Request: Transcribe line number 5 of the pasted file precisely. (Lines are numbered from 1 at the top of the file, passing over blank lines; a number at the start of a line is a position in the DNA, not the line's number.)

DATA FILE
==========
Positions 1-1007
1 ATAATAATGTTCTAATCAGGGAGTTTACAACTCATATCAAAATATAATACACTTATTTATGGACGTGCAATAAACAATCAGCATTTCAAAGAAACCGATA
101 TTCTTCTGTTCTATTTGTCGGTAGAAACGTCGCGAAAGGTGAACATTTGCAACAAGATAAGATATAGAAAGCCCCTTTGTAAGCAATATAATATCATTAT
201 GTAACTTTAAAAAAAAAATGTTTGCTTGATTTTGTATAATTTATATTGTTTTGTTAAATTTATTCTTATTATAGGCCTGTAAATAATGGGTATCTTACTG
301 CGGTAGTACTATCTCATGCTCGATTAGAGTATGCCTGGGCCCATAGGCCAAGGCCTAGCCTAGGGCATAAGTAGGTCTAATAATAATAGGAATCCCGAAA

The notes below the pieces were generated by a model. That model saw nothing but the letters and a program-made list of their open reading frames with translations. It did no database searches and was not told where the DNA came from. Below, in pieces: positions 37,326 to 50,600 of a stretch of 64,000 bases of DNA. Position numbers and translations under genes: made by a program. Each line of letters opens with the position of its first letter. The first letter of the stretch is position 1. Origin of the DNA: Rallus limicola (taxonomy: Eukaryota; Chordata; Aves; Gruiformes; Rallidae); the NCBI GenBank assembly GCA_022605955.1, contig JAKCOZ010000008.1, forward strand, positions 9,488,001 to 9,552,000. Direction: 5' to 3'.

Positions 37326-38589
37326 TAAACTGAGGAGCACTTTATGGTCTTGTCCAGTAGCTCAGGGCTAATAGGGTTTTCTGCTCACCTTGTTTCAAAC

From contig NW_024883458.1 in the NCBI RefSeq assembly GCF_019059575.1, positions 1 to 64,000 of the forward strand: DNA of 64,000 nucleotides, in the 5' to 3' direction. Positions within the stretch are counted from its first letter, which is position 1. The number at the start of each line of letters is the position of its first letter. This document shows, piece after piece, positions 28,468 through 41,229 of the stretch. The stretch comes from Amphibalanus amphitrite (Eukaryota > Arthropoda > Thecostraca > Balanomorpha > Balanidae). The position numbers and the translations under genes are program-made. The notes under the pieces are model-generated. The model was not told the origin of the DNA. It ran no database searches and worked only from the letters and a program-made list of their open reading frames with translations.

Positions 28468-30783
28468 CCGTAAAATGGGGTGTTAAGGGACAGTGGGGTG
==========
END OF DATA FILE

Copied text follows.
301 CGGTAGTACTATCTCATGCTCGATTAGAGTATGCCTGGGCCCATAGGCCAAGGCCTAGCCTAGGGCATAAGTAGGTCTAATAATAATAGGAATCCCGAAA